> Upcoming Events | March - April

March 19 | National TA Call | Lean and What it Means to Your Quality Efforts

April 2 | in+care data submission due

National Quality Center

New York State Department of Health

AIDS Institute

90 Church Street, 13th floor

New York, NY 10007-2919

Phone | 212.417.4730

Fax | 212.417.4684



Improving HIV Care.

> NQC News | Training on Coaching Basics (TCB) Session: June 17-19, Dallas, TX 


NQC's Training on Coaching Basics (TCB) Program is designed to close any educational gaps of quality managers and to increase individual quality improvement competencies. It also builds the participants' capacity as quality leaders to coach other HIV providers on quality improvement. The TCB is a 3-day face-to-face session, plus pre-work activities and post-course work. Participants will:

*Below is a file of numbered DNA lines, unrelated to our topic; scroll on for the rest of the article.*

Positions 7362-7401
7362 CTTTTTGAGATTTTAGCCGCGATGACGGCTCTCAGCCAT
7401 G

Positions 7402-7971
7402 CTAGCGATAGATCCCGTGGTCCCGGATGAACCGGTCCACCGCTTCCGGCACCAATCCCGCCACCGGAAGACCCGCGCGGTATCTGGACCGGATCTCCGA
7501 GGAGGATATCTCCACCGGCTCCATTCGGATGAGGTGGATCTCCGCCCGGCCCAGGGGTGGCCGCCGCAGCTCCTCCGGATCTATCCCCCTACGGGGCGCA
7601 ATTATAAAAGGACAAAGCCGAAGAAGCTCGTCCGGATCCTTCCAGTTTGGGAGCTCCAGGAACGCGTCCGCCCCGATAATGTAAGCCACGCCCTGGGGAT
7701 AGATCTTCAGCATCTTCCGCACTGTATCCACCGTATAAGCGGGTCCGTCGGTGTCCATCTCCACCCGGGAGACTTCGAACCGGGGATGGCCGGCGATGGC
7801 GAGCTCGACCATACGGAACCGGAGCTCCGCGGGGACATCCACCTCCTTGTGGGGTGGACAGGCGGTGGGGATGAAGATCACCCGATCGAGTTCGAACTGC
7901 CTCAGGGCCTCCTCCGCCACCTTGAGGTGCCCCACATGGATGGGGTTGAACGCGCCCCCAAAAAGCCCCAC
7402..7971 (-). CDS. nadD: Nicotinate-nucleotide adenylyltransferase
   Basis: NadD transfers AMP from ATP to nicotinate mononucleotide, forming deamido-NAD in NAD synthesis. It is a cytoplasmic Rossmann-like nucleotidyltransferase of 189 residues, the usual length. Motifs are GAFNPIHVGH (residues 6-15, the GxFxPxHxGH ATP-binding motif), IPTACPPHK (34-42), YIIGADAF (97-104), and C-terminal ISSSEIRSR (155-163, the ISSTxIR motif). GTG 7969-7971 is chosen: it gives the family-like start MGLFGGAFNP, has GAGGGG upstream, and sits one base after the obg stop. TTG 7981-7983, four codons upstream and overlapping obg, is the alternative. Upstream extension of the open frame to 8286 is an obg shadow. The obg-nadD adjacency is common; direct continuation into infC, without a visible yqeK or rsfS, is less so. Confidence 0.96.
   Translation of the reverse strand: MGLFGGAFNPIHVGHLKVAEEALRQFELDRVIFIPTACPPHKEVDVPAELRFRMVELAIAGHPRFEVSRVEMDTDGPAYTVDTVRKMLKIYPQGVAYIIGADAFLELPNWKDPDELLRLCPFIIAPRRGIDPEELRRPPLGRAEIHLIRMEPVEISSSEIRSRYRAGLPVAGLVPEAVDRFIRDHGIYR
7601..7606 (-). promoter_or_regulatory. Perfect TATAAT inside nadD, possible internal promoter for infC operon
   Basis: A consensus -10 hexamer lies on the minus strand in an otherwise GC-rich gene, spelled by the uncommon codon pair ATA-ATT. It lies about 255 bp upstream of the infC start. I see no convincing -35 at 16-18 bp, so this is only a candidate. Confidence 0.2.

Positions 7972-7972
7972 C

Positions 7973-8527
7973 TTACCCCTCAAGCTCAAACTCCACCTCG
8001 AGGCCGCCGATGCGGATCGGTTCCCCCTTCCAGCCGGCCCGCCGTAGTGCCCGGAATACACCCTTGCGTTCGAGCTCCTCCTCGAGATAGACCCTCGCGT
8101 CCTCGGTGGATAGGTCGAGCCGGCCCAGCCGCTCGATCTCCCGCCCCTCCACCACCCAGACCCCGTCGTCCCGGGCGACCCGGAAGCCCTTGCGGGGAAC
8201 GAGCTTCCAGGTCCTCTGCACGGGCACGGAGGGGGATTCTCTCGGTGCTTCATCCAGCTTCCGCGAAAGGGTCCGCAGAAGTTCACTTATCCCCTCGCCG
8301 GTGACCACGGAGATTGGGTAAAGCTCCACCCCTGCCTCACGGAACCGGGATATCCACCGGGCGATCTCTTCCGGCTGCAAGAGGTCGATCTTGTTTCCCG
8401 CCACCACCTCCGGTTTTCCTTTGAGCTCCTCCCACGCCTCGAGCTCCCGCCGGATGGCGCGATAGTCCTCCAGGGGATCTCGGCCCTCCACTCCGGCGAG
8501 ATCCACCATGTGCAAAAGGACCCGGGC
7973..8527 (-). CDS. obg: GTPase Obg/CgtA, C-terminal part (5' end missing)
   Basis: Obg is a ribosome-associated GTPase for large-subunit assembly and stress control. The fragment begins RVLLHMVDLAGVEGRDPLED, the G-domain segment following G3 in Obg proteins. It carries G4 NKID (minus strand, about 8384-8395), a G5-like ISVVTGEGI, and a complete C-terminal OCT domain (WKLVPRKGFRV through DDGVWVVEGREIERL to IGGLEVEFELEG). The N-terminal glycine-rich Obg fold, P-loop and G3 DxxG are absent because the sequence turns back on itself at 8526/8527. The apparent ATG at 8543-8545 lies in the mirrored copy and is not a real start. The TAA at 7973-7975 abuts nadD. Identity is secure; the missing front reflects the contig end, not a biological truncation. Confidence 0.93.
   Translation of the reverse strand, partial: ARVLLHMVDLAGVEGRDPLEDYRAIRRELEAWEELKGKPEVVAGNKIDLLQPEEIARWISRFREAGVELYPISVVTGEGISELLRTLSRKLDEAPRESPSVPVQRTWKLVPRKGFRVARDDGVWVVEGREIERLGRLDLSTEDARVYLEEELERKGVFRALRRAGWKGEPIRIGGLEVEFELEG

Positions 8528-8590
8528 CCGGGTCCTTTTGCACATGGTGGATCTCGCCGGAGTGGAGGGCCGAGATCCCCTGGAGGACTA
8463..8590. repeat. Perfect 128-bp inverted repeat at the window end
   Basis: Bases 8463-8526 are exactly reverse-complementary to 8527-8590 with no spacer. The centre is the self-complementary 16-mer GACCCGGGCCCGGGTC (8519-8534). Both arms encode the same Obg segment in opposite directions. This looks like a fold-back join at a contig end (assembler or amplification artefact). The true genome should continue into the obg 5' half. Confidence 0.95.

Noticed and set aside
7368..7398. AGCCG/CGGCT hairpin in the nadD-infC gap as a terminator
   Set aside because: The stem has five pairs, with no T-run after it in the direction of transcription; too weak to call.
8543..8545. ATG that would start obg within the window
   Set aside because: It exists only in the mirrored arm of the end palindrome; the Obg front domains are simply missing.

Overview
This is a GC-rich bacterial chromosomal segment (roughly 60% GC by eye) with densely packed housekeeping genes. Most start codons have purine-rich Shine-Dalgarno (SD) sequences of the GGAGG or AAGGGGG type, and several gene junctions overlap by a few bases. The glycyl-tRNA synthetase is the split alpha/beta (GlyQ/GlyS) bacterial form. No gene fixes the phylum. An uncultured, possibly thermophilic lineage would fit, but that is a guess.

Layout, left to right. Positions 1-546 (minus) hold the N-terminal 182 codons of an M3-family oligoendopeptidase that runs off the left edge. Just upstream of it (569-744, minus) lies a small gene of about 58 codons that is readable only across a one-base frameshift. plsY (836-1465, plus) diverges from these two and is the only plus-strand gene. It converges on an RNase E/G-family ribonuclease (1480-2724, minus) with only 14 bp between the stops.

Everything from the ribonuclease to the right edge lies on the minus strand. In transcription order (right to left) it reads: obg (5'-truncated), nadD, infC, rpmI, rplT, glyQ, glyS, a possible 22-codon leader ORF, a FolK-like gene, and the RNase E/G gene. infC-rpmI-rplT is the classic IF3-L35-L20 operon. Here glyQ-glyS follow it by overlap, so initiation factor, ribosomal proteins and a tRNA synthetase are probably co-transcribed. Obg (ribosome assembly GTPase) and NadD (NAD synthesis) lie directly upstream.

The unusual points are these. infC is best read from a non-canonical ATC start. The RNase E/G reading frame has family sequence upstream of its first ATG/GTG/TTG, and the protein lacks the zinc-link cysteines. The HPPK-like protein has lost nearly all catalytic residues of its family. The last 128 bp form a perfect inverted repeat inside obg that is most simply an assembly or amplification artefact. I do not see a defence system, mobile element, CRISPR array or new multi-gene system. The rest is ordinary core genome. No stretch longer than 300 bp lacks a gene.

• Increase mastery of effectively coaching HIV providers to establish and sustain effective quality management programs and quality improvement teams

  • Enhance ability to conduct organizational assessments, provide constructive feedback, and develop effective action plans based on assessment findings

  • Improve confidence in understanding behaviors and interventions that promote a systems approach to quality management by using partnerships and shared vision

  • Improve self-awareness of individual coaching style and of personal working style and limitations that may contribute to interpersonal tensions